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Go to Human Resources, Learning & Development

Wellbeing Initiatives Don't Have to Cost the Earth

4th January 2018 | Debbie Mitchell

Free resources can make a big difference

The topic of wellbeing can be an intimidating one for many of us – whether we are talking about our own, or the wellbeing of others. We are faced with a range of headlines that may include mental health, obesity, workplace stress or serious physical illness. And the concern can often be an uncertainty in how to help people – or ourselves – with such challenges, and a lack of confidence in how to talk about it. As a result, the risk is we don’t talk about it, particularly as employers or managers, where we may fear to say the wrong thing and/or take the wrong action.

Much of this is true. A great deal of care should be taken when addressing some issues associated with employee wellbeing, and specialists may need to be engaged for certain issues. However, as managers of people, there are so many things that we can do to boost employee wellbeing.

According to research carried out by BMG just 13% of small or medium sized businesses of up to 250 employees have a wellbeing strategy (overall across all company sizes it’s just 28%), and this matters because those organisations that do have one see greater levels of engagement, and we know that leads to improved business performance. And not only that – research has also shown that successful Health Promotion programmes can help to reduce sickness absence by up to 25%.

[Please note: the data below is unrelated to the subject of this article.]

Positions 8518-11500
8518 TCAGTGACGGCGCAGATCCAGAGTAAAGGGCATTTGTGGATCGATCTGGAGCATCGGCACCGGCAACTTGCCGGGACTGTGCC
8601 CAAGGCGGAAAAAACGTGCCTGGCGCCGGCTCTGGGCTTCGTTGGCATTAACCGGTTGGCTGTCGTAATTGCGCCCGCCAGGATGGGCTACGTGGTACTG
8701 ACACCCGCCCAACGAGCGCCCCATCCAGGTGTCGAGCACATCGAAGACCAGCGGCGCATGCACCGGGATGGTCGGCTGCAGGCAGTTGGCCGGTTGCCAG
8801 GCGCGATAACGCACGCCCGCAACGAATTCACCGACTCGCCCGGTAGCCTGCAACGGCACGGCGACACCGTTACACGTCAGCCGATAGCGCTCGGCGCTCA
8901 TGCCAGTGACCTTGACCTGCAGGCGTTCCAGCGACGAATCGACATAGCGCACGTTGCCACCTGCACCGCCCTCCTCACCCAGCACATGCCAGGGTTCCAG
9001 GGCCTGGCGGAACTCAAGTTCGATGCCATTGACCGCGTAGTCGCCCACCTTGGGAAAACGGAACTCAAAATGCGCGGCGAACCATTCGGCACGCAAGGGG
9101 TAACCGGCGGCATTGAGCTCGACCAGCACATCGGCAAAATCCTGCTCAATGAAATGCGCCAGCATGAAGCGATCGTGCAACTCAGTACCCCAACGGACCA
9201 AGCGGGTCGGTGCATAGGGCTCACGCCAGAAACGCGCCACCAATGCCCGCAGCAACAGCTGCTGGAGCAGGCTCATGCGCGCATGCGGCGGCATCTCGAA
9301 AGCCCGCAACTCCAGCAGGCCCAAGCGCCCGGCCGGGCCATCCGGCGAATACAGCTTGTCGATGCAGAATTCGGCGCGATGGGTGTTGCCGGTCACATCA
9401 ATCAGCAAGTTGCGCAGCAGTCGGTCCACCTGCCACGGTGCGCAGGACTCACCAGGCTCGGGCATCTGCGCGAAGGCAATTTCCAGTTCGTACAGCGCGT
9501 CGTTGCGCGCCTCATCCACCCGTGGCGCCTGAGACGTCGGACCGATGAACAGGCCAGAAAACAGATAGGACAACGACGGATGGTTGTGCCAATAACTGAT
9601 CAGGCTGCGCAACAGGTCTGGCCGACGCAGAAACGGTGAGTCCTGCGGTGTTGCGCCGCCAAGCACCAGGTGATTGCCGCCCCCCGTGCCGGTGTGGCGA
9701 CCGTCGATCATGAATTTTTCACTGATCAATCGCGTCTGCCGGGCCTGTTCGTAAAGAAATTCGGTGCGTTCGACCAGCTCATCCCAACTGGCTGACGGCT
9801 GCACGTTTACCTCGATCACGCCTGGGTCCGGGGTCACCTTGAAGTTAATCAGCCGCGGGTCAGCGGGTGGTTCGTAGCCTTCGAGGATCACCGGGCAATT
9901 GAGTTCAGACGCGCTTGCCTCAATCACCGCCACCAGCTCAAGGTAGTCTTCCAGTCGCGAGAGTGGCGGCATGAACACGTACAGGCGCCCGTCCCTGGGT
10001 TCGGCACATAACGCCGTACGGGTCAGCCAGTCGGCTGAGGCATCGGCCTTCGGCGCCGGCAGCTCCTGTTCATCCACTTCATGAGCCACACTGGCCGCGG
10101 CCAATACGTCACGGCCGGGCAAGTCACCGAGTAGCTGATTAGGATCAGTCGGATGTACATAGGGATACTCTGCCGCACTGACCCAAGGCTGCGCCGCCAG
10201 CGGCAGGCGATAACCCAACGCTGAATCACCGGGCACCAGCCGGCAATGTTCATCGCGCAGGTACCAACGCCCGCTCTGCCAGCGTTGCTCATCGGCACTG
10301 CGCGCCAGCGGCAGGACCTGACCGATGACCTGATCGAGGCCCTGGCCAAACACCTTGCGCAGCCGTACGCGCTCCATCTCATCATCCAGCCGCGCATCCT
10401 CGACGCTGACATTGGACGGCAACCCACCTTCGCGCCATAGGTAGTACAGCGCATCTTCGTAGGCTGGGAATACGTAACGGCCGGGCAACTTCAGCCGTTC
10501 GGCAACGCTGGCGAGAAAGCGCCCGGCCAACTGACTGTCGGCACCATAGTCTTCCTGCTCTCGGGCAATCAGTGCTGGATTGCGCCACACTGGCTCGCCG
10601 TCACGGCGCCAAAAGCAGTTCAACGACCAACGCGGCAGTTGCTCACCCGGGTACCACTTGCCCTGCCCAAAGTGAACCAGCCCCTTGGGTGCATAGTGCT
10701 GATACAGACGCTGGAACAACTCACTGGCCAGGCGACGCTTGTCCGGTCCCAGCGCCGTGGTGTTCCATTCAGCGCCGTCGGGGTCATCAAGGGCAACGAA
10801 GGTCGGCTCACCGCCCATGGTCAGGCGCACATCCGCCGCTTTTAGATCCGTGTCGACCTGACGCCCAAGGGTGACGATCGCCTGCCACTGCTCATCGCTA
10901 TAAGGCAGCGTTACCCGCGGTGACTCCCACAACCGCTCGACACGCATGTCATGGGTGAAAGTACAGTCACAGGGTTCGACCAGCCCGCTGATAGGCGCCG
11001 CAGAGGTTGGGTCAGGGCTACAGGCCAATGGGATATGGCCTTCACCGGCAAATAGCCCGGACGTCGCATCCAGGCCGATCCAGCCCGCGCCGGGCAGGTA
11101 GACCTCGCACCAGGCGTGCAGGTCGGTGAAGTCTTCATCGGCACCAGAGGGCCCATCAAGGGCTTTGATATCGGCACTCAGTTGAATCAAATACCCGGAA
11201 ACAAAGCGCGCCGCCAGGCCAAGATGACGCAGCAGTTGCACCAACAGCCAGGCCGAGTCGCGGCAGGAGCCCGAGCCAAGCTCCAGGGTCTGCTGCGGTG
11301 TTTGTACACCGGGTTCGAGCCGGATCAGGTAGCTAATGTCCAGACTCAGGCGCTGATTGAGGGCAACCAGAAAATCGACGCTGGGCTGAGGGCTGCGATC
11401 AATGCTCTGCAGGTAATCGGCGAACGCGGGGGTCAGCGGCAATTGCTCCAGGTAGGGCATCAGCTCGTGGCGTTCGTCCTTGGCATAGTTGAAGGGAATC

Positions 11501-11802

The concern for small or medium sized business could be about the cost of initiatives and the time they take – either to implement and have an effect, or the time is taken away from an important day job, as well as a lack of knowledge or expertise.

In 50 Top Tools for Employee Wellbeing, I have tried to address each of these issues and provide tools that can be applied to all types of organizations, without big budgets and without specialist expertise. Some of the tools may require a bit of both, but in the main, there are some simple ideas, fresh thinking and common-sense approaches that might benefit employer and employee in advocating healthier working habits.

As the author, I am certainly not an expert on positive mental health or diet and nutrition, and so I have stayed away from the specialist subjects where experts will be beneficial. Instead, I have focussed on the everyday things we can do as people managers and employees to improve our own wellbeing – from the small stuff like taking in some fresh air or providing healthy snack options, to the bigger stuff like the working environment and how we deal with conflict.

Keeping it simple doesn’t mean cutting corners or taking the cheap route. Instead, it is about taking what action you can rather than doing nothing, to support employees or yourself, in advocating and working towards improved wellbeing at work. Throwing money at the problem isn’t always the answer. Often, just by using free resources – talking, time, listening, fresh air, walking – you can make a big difference.


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